But financially-motivated attacks on crowds of spectators are not the only cyber threats to come out of the 2018 Olympic Games.

Potential Nation-State Attack Targets Olympics Infrastructure

One cyber threat, targeting a number of those involved in sponsoring, supporting or providing infrastructure for this year’s Olympic Games, was identified in January by McAfee’s Advanced Threat Research team. One member of that team, senior researcher at McAfee Ryan Sherstobitoff, told Forensic Magazine that this specifically targeted attack, first propagated through email, appears to seek information about Olympics-related organizations and shows signs of originating from a nation-state actor.

“The objective and aim of this campaign is to understand the direction, planning and operation involved with the Pyeongchang Olympics,” Sherstobitoff said. McAfee researchers studied this threat in-depth when it was first reported in early January, and identified two phases of the attack already underway. “What we see from our observations is that because of the sophistication, the complexity, the ability to adapt and use new techniques, this most likely has the hallmarks of a nation-state.”

In the first phase of the attack, which first appeared on Dec. 22, 2017, someone posing as a representative from the National Counter-Terrorism Center (NCTC) in South Korea sent an email to 333 organizations involved in the Olympics. This spearphishing attack used the appearance of a legitimate sender—and the fact that the NCTC was running drills to prepare for the Olympics at the time—to trick victims into opening the email.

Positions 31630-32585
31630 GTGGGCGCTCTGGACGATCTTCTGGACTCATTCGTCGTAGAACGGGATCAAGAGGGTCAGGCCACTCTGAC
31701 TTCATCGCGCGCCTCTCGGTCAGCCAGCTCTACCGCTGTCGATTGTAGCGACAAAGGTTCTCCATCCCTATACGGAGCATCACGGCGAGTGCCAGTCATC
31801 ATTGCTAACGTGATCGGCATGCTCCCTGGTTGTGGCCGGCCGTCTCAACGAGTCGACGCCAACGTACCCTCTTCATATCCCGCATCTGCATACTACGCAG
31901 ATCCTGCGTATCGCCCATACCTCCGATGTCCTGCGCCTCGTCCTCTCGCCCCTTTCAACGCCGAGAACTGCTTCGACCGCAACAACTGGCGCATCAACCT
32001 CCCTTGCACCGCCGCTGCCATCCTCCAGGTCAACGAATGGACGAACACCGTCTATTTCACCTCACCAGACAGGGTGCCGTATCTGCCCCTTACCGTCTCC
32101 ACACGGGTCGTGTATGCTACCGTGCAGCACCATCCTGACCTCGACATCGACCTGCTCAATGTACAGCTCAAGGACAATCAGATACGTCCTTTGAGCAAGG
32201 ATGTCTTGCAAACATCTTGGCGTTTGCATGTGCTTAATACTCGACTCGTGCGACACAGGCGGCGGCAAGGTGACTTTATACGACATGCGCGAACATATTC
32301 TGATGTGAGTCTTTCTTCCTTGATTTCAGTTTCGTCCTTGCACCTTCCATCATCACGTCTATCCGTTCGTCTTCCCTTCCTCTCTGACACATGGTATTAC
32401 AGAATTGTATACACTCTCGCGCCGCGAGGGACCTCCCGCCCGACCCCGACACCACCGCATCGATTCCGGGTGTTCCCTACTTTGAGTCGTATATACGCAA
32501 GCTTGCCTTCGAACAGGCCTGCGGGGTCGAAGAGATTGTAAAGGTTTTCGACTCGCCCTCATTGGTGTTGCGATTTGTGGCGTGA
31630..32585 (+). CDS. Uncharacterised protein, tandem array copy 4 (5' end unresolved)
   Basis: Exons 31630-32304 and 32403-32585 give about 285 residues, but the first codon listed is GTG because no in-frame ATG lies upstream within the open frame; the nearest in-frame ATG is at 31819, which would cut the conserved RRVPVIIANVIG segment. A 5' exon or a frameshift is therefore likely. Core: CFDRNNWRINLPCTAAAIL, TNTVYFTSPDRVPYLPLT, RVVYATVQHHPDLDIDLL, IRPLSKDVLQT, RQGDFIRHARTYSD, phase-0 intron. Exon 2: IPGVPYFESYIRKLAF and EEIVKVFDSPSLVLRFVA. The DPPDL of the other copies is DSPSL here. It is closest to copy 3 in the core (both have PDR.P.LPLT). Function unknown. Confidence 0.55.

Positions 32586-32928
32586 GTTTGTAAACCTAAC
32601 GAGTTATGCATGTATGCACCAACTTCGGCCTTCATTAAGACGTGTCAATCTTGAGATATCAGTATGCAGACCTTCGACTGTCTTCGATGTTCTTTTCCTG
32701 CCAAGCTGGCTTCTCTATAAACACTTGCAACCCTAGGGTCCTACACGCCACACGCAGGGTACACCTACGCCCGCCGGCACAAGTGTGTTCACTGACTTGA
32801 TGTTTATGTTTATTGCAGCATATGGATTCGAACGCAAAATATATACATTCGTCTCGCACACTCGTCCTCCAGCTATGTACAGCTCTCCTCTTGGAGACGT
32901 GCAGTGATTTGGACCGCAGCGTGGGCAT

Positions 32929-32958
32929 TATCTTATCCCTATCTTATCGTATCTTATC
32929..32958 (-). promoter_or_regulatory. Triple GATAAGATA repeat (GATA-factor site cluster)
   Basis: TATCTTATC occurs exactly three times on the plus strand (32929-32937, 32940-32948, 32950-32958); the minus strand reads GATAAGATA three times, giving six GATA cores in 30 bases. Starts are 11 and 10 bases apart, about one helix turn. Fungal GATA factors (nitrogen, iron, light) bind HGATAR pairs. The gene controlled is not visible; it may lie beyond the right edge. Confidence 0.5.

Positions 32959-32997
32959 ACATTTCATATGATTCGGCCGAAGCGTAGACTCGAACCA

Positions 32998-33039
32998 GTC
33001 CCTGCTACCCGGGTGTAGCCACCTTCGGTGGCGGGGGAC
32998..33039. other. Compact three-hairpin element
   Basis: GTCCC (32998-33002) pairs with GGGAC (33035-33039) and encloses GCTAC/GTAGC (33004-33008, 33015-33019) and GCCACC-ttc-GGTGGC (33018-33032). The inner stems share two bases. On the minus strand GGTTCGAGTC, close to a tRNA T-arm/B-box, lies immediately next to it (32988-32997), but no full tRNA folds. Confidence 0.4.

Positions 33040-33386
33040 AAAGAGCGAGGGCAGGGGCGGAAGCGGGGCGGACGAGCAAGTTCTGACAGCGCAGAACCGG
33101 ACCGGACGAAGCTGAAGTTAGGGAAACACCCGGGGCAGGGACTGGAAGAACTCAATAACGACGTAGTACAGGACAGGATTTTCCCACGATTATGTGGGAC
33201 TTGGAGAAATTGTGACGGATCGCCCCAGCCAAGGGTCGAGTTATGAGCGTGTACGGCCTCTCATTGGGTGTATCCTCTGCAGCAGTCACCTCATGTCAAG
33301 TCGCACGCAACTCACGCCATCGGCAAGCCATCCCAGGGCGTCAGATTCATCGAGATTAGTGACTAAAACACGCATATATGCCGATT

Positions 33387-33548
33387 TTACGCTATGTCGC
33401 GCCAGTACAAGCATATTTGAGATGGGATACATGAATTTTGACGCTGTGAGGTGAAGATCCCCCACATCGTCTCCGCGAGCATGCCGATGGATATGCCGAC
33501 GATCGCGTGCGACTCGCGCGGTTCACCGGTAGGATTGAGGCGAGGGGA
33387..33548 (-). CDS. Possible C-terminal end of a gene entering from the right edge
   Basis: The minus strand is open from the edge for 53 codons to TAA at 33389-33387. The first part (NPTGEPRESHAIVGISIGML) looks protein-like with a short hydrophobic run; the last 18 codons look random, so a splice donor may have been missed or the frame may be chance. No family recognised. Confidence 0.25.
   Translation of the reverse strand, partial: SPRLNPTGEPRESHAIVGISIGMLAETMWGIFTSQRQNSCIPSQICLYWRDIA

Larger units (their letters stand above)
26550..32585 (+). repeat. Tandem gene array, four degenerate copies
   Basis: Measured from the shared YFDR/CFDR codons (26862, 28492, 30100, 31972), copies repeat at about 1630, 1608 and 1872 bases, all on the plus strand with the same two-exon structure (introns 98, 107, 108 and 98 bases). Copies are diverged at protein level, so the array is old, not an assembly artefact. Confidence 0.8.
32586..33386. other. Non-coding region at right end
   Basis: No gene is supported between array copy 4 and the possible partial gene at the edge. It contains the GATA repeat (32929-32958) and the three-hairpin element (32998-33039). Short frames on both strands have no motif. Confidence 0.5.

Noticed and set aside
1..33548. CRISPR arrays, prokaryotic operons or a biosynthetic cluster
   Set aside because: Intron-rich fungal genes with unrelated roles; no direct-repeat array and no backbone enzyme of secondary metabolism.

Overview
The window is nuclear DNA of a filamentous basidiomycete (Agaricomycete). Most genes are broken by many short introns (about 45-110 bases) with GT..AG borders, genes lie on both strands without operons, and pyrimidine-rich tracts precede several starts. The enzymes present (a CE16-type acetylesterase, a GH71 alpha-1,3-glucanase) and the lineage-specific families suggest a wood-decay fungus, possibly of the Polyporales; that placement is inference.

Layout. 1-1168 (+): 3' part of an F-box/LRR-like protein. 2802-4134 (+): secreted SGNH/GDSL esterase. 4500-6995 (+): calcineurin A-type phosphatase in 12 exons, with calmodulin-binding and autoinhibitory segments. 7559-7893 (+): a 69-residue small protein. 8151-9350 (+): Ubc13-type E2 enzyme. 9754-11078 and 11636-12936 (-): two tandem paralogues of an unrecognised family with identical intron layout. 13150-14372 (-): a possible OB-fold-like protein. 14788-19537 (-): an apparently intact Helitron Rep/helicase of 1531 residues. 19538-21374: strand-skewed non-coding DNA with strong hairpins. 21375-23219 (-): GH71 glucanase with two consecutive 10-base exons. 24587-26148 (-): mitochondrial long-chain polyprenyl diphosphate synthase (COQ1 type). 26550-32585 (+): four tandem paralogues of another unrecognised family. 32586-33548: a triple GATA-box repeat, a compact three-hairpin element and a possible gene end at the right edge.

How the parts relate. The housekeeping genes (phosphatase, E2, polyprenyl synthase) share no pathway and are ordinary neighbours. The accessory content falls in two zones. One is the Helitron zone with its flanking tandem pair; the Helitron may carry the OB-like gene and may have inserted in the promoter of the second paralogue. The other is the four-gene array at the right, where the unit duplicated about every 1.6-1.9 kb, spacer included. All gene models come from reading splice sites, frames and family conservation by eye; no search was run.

The email contained a Korean-language Word document that, when opened, would ask the user to “Enable Content” to view the full document. Doing so would launch a script, through Microsoft’s automated PowerShell framework, that would then download and read a hidden image file from another server—the image file contained an additional hidden script that created a backdoor between the victim’s device and the attacker’s server. This method of hiding malicious code in a hidden image is an example of a cyberattack technique called steganography.